SALISBURY – Mayor James Ireton, Jr. stuck to a theme that the city is “turning a corner” as he reviewed accomplishments from the past year and looked towards what can be done for Salisbury in the future during his State of the City Address on Monday night.
According to the 2010 Census, Salisbury is home to 330,343 people, a 28-percent increase from the year 2000 and the largest increase in population of any city in the state of Maryland.
“Our city has turned a corner towards progressive government that respects the financial situation of its people and holds sacred the trust and the bond between government and those it represents,” Ireton said.
According to Ireton, the Safe Streets Grant and the Governor’s Office of Crime Control is bringing neighborhood services and compliance into an era to instantly be able to affect the integrity of the city’s neighborhoods.
Public Safety Department vehicles now have mounted computer technology that instantly transmits violation letters and retrieves information needed to help the city fight crime.
“It was to be integrated with our police department technology, that will be necessary for our Safe Streets initiatives to work,” Ireton said.
The Public Works Department is pursuing the application of automatic vehicle location technology, which will provide geographical information on street sweepers, snow plows and other public works vehicles that can determine the location of that vehicle at any given time.
In 2010, the Salisbury Marina was also improved. Pollution controls were added to all existing piers, Wi-Fi access was added throughout the facility, the bathroom and shower facilities were renovated and fuel tanks now include ethanol free gasoline.
In 2011, the city will be presented with renderings of a new design for the entrance to the marina and staff will work to improve signage throughout the marina for visitors and residents.
Other tasks that have been completed to make Salisbury a better place to live, according to Ireton, include a dog park in City Park which will open on March 1; there is more Habitat for Humanity homeowners in the Church Street neighborhood; and the city has helped at-risk homeowners with principal mortgage write down assistance through Salisbury neighborhood housing service.
According to Ireton, the toughest battle in 2010 was keeping the main branch of the Wicomico County Library in downtown Salisbury.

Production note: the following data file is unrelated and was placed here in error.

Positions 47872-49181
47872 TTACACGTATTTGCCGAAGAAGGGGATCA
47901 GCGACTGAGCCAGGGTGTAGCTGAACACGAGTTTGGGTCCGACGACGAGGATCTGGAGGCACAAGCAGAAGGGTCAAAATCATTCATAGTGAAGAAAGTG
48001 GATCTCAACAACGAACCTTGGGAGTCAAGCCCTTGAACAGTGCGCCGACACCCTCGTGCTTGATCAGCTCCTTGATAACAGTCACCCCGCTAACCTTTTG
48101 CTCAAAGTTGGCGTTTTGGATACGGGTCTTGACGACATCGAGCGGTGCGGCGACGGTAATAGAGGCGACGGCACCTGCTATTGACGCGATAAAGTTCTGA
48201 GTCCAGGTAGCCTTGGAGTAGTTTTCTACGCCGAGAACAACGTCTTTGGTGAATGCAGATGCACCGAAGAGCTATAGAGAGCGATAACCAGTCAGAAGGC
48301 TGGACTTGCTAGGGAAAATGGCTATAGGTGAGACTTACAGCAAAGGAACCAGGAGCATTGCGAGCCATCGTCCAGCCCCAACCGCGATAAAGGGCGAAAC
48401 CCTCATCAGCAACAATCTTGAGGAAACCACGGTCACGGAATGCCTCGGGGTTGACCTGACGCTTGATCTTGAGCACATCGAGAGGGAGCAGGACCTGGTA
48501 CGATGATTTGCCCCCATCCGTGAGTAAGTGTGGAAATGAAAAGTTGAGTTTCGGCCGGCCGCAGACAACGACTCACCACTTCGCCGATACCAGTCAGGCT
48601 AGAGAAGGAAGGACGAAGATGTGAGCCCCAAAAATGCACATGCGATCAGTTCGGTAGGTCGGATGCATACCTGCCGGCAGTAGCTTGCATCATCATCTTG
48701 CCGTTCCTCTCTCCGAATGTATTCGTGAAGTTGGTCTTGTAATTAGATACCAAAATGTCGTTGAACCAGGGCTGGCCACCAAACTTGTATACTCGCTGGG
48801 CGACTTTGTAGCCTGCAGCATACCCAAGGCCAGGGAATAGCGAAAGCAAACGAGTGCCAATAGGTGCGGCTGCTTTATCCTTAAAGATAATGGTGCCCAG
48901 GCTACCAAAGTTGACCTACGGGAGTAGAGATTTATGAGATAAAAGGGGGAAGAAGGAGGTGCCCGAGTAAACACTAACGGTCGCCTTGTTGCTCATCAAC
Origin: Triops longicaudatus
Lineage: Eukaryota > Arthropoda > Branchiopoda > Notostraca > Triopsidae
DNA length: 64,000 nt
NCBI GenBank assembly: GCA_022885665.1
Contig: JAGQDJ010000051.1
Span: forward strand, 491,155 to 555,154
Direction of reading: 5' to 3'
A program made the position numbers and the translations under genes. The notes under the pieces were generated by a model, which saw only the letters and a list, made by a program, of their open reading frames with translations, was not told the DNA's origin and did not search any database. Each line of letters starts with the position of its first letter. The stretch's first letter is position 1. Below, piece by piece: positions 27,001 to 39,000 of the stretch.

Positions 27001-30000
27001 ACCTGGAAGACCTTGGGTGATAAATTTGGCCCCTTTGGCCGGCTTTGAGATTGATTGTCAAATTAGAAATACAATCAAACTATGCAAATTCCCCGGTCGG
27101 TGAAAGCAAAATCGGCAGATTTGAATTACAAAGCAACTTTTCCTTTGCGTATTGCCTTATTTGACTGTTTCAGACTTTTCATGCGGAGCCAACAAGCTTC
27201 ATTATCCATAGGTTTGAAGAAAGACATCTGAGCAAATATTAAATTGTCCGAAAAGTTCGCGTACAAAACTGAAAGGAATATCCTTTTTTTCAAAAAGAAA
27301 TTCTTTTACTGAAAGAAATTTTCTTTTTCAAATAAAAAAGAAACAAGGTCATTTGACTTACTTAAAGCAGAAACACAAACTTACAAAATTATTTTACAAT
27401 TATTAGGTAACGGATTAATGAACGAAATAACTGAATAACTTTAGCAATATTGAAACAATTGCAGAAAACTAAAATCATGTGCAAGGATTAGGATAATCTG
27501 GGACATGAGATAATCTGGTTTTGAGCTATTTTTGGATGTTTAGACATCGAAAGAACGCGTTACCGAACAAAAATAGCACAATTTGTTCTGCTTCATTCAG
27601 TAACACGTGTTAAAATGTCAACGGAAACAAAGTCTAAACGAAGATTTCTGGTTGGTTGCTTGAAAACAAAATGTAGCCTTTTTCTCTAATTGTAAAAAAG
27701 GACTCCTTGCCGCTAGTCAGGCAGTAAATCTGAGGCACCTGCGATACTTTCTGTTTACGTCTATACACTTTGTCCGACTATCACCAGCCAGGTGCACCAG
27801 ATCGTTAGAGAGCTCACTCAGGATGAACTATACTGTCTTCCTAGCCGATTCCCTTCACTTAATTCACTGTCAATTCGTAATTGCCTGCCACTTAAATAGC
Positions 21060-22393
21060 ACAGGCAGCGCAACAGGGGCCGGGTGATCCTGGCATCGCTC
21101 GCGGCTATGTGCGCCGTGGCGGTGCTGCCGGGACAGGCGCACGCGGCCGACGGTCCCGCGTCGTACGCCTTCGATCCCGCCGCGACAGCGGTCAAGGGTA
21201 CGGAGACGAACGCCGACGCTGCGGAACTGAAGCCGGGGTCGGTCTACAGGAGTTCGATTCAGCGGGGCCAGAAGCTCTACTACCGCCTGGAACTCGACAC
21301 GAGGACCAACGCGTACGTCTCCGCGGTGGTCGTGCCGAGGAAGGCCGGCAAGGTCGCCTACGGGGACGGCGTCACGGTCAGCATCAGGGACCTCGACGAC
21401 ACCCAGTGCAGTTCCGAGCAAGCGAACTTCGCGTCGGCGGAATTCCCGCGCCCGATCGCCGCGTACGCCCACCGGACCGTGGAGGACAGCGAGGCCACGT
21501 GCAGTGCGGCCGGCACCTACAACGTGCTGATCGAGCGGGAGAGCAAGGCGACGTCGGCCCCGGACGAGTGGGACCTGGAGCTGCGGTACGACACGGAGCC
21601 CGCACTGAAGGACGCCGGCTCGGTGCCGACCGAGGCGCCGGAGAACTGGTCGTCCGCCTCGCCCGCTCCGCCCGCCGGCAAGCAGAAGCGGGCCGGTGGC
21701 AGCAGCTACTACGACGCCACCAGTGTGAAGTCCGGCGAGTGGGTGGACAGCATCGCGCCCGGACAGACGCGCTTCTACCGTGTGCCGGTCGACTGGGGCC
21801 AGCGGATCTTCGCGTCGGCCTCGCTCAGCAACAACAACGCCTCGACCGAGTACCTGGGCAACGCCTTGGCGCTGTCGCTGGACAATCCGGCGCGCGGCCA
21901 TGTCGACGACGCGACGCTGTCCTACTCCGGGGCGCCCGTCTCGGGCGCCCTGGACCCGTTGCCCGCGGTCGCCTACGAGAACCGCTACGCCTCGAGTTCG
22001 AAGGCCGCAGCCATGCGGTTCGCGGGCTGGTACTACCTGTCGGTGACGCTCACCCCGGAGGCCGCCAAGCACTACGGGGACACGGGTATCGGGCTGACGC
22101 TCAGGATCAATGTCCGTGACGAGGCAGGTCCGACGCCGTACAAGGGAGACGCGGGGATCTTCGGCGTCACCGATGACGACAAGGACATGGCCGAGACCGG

“Those are some pretty important victories for a town like ours,” Ireton said. “Good news for a city that is turning a corner in its history. Yet I have to say it has been the crime rate that had dominated 2010 and will do so again in 2011.”
Ireton said that 2010 was the first full year of the Safe Street coalition in Salisbury. He reported a 17.8-percent decrease in part one crimes throughout the city, which amounts to 657 fewer part one crimes in 2010 when compared to 2009.
“Our goal of increased community policing is paying off as we’ve opened the Princeton Avenue City Service Center,” Ireton said.
The center has helped decrease part one crime in the Princeton Homes neighborhood, across from Bennett High School, by 25 percent in the last six months of 2010.
“Our safe streets plan is a holistic one,” Ireton said.
The Safe Street plan targets violent offenders to keep them off the street, and it targets slum and blight in all of the city’s neighborhoods.
“As we move forward into 2011, we are committed to taking these efforts to even greater heights,” Ireton said.
Ireton explained that the process of applying for a United States Office of Juvenile Justice grant has begun and will be used to address the city’s gang issues by targeting young people before they choose gang life. Also, the public will see the reactivation of the citizen’s police academy in March.
Ireton plans to present the city council with another plan for the city budget to open another service center that mirrors the efforts made in the Princeton Homes neighborhood.
The mayor said, “17.8 percent is not good enough, but I will say this; Salisbury has turned a corner in its fight.”